Keywords

Cloacal protuberance Sperm competition Sperm length Sperm motility Tachycineta bicolor Tree swallow 

Notes

Acknowledgements

We are grateful to Susan A. Crowe, Kira E. Delmore and Hannah Munro for assistance with field work, and the staff at the Queen's University Biological Station for logistical support. Two anonymous referees are thanked for valuable comments on an earlier draft of the manuscript. This study was funded by grants from the Natural Sciences and Engineering Research Council of Canada (grant no. RGPIN/6691-2006) to R.J.R. and the Research Council of Norway (grant no. 170853/V40) to J.T.L. Sampling for this study was conducted under Queen’s University Animal Care permit 2005-021-R1, Canadian Wildlife Service (CWS) banding permit 10302, and CWS scientific capture permit CA0156.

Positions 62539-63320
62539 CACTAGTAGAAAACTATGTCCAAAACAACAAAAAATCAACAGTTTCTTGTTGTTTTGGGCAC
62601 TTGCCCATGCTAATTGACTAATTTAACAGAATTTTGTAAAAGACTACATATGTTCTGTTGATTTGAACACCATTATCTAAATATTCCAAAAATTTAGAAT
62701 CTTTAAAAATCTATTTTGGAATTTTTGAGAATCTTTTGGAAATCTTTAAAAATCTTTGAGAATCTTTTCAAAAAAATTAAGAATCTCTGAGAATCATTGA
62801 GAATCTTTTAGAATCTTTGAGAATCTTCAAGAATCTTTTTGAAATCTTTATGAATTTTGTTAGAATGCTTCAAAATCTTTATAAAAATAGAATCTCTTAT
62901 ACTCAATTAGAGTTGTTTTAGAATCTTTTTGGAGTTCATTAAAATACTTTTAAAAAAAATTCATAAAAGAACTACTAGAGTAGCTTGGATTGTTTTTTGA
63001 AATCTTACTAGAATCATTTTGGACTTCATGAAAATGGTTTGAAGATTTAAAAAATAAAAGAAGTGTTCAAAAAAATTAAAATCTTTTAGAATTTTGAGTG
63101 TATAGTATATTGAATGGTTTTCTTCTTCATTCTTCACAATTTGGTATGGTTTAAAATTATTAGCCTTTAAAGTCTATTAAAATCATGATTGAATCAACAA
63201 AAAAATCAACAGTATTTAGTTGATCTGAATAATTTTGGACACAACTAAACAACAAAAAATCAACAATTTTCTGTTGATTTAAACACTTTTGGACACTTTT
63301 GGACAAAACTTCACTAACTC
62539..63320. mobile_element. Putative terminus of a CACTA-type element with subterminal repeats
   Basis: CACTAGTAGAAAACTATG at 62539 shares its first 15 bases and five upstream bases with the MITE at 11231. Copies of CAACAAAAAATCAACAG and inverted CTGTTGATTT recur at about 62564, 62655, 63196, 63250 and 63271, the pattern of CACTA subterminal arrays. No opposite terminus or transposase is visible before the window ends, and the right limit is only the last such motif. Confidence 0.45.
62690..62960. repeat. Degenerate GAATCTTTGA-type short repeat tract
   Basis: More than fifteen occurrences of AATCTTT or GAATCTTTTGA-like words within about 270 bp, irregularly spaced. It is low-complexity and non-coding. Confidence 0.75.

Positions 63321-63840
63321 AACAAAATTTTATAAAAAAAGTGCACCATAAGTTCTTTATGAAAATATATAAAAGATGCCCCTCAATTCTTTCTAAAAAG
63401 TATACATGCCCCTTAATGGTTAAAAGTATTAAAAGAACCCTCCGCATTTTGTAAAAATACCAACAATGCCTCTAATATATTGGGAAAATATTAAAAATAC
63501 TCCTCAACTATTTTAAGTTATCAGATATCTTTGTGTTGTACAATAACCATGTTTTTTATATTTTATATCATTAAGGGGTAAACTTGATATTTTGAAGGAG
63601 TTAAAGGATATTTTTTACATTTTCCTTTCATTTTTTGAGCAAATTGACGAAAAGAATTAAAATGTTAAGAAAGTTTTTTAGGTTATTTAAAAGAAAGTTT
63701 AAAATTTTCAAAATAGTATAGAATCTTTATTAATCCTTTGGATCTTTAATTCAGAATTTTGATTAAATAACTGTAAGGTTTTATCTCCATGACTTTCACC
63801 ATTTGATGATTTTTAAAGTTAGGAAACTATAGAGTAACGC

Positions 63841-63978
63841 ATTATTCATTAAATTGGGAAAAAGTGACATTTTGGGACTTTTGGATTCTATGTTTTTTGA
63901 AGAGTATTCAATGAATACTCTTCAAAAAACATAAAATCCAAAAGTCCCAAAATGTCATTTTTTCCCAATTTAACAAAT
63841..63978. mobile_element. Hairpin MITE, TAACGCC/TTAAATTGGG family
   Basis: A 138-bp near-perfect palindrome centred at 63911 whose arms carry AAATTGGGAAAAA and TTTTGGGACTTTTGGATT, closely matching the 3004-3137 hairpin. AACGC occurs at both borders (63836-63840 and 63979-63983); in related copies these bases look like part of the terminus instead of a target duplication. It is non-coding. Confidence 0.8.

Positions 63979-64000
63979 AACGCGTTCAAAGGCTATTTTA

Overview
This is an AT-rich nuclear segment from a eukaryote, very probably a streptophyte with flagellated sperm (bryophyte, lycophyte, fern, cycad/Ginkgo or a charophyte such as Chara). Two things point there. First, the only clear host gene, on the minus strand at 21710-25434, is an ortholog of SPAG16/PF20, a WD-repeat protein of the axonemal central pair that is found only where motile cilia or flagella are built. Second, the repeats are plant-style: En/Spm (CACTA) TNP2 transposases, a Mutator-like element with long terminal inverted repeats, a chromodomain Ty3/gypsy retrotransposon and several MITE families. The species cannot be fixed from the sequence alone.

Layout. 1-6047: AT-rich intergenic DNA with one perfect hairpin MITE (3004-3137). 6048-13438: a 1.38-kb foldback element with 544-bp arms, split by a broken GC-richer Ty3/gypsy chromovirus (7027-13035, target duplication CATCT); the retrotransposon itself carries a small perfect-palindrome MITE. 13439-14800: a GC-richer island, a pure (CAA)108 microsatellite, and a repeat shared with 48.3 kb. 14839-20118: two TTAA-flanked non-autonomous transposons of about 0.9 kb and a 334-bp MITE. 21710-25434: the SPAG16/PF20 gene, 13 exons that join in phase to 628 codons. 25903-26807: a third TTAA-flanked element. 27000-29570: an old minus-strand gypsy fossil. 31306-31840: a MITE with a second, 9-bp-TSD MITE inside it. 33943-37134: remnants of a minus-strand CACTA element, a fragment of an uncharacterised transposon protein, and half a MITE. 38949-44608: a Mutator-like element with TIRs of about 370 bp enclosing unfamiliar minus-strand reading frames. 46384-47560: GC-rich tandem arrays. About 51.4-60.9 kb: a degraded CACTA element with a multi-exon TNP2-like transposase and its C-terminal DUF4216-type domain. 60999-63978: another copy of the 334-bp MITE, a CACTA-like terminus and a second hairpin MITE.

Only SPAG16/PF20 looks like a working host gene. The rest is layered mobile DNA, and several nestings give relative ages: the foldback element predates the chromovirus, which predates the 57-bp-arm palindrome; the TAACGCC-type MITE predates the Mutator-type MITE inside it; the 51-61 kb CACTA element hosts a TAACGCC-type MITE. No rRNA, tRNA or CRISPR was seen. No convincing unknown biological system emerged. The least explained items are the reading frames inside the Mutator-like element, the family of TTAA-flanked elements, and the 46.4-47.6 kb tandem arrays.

Conflict of interest

The authors declare that they have no conflict of interest.

References

  1. Birkhead TR, Møller AP (1998) Sperm competition, sexual selection and different routes to fitness. In: Birkhead TR, Møller AP (eds) Sperm competition and sexual selection. Academic Press, London, pp 757–781CrossRefGoogle Scholar
  2. Birkhead TR, Pizzari T (2002) Post-copulatory sexual selection. Nat Rev Genet 3:262–273CrossRefPubMedGoogle Scholar
  3. Birkhead TR, Briskie JV, Møller AP (1993) Male sperm reserves and copulation frequency in birds. Behav Ecol Sociobiol 32:85–93CrossRefGoogle Scholar
  4. Birkhead TR, Buchanan KL, Devoogd TJ, Pellatt EJ, Szekely T, Catchpole CK (1997) Song, sperm quality and testes asymmetry in the sedge warbler. Anim Behav 53:965–971CrossRefGoogle Scholar